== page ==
Mortgage rates shoot higher after Fed Chairman Powell’s comments – CNBC

People look at a home for sale during an open house on April 16, 2019 in San Francisco, California. Justin Sullivan | Getty Images The average rate on the popular 30-year fixed mortgage moved decidedly higher Thursday, hitting 3.25%, according to Mortgage News Daily. That is the highest rate since mid-April. The move was a reaction to comments made Wednesday by Federal Reserve Chairman Jerome Powell following the central bank’s meeting this week. Fed officials indicated that rate hikes could come in 2023, although they didn’t mention when they would…

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Major Australian banks, U.S. airlines briefly hit by widespread internet outages – Reuters

Central bank cancels govt bond auction after web outage Many affected websites back online late on Thursday June 17 (Reuters) – Websites of dozens of financial institutions and airlines in Australia and the United States were briefly down on Thursday, in the second major blackout in just over a week caused by a glitch in an important piece of internet infrastructure. Server-related glitches at content delivery network (CDN) provider Akamai (AKAM.O) had hampered services at Australian banks, while many U.S. airlines, including American Airlines (AAL.O) and Southwest Airlines (LUV.N), also…

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World Bank slams bitcoin, declines to help El Salvador’s cryptocurrency plan – Ars Technica

Aurich Lawson | Getty Images reader comments 79 with 46 posters participating, including story author Share this story Last week, El Salvador’s government passed a law to accept bitcoin as legal tender alongside the US dollar. The country receives $6 billion in remittances per year—nearly a quarter of its gross domestic product—and the hope is that bitcoin’s lower transaction costs could boost that amount by a few percentage points. The move was first proposed by the country’s president, Nayib Bukele, who said he hoped that in addition to facilitating lower…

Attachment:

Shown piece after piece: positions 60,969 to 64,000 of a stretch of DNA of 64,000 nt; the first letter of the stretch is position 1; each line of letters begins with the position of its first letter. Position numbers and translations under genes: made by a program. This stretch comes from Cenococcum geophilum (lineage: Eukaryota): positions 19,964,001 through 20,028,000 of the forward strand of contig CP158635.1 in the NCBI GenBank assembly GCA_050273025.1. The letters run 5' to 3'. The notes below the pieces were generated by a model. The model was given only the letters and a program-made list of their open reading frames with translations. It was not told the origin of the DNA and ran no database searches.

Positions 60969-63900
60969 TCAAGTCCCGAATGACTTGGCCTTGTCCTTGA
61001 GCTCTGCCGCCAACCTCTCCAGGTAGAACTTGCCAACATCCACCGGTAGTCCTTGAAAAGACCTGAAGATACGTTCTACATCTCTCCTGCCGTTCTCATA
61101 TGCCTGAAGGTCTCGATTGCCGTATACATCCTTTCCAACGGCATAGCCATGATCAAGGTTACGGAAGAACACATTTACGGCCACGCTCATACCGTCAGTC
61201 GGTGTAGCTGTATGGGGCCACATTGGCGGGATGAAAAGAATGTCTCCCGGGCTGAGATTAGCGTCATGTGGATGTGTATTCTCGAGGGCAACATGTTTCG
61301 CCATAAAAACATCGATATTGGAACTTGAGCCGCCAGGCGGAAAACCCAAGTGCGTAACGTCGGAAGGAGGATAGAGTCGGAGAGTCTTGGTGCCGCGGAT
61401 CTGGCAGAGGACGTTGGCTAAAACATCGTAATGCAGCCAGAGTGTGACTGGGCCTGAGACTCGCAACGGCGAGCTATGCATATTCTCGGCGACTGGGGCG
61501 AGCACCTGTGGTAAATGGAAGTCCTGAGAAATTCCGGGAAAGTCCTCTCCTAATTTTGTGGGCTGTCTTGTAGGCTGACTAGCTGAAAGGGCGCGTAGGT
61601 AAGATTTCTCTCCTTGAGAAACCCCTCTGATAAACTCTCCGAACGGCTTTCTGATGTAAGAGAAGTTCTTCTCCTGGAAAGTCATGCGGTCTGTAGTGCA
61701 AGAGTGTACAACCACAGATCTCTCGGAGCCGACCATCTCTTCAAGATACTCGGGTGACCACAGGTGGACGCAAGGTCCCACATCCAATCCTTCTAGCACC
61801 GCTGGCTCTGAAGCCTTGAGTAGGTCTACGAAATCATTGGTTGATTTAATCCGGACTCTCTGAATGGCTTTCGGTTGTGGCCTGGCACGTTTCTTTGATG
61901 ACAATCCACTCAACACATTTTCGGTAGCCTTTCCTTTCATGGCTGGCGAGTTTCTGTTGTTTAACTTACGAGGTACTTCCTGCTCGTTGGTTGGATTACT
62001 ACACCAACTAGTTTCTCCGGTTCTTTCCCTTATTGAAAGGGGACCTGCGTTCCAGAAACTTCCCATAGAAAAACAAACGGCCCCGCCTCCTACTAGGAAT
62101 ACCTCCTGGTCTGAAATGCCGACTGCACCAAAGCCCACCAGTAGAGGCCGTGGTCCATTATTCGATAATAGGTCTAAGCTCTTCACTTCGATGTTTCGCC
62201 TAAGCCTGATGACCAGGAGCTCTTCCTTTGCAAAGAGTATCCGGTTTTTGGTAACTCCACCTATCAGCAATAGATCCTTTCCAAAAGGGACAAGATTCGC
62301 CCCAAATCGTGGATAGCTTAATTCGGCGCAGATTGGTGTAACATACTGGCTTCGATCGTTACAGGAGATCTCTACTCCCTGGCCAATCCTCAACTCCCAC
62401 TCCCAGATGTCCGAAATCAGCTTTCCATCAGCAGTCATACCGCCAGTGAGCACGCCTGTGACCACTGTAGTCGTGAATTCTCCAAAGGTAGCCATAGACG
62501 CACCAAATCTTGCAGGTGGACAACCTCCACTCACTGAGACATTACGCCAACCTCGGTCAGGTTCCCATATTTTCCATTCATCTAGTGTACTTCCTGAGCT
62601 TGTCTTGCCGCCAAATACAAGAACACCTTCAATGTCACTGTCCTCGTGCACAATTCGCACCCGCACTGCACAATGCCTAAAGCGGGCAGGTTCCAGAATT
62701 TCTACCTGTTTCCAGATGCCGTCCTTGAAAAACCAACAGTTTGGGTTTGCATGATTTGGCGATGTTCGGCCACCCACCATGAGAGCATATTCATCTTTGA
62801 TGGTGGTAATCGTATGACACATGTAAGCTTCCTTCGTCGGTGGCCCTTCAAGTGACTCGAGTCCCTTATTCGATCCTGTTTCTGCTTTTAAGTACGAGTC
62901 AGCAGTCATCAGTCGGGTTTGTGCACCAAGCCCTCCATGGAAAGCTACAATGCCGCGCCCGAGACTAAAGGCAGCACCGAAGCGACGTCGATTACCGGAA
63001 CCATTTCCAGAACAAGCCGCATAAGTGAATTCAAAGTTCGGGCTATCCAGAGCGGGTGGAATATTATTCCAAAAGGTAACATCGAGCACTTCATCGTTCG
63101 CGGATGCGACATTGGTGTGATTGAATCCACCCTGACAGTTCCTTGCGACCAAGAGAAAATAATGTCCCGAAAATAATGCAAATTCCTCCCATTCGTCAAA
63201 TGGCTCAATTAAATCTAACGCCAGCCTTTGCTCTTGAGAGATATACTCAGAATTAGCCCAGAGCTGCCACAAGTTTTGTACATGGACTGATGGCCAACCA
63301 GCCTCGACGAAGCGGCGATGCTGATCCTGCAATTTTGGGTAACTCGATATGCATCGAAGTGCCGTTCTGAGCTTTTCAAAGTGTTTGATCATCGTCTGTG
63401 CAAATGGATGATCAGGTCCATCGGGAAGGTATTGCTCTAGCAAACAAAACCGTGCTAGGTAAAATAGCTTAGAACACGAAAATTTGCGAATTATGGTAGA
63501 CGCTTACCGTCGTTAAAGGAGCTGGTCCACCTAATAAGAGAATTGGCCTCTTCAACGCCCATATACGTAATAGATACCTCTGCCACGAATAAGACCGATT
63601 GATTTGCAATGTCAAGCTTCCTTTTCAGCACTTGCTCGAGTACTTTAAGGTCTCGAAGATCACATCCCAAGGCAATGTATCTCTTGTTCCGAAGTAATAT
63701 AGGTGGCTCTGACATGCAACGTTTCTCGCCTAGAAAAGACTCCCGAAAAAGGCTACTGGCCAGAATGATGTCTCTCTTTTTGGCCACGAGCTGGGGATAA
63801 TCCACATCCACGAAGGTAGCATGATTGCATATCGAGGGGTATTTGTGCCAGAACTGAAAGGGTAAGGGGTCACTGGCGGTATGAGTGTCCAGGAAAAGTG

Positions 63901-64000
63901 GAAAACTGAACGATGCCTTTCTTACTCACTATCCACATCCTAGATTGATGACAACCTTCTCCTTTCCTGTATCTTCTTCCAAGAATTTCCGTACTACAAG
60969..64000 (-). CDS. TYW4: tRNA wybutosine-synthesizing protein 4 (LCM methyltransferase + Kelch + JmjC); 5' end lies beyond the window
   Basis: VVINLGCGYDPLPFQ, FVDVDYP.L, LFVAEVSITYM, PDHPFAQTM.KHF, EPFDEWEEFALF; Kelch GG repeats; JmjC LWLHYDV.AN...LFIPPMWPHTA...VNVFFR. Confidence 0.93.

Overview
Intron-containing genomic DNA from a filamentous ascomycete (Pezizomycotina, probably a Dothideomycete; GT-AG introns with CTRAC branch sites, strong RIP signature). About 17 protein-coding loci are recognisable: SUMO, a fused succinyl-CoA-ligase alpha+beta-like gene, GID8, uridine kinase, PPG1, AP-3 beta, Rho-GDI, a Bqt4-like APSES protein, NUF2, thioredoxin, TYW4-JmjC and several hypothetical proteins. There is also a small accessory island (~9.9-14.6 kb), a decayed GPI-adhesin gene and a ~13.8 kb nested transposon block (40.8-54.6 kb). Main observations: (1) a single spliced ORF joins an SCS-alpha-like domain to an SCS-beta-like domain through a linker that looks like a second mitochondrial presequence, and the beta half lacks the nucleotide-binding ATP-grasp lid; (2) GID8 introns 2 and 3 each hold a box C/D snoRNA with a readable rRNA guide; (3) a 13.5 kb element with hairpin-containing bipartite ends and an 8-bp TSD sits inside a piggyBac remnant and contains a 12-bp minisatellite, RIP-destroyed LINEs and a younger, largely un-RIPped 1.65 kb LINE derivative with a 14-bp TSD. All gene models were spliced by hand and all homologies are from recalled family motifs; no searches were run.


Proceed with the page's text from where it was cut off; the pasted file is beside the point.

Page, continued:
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Joe Biden appoints Lina Khan to head the Federal Trade Commission – The Economist

Jun 19th 2021 DALLAS THE EARLY motto of Mark Zuckerberg, Facebook’s boss, was “Move fast and break things”. Bruce Mehlman, a former assistant secretary of commerce for technology policy, predicts the same maxim may now guide the Federal Trade Commission (FTC), a consumer-protection agency. On June 15th news leaked that Lina Khan, a prominent critic of large tech firms, whom the Senate had just confirmed to be one of the FTC‘s five commissioners, would chair the agency. Her appointment shows that taking on tech has become a rare bipartisan concern…

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Why the Approval of That Alzheimer’s Drug Is So Disturbing – Slate

Last week, the Food and Drug Administration ignored the advice of its own expert advisory committee and approved the first new treatment for Alzheimer’s in 18 years. Called Aduhelm, it carries a substantial risk of painful brain swelling and bleeding, requires monthly infusions, and comes with an eye-popping list price of $56,000 per year. These caveats might be fine if the drug, which is manufactured by Biogen, miraculously restored the memories lost by the 6 million Americans with Alzheimer’s—or at least measurably improved the lives of patients in some meaningful…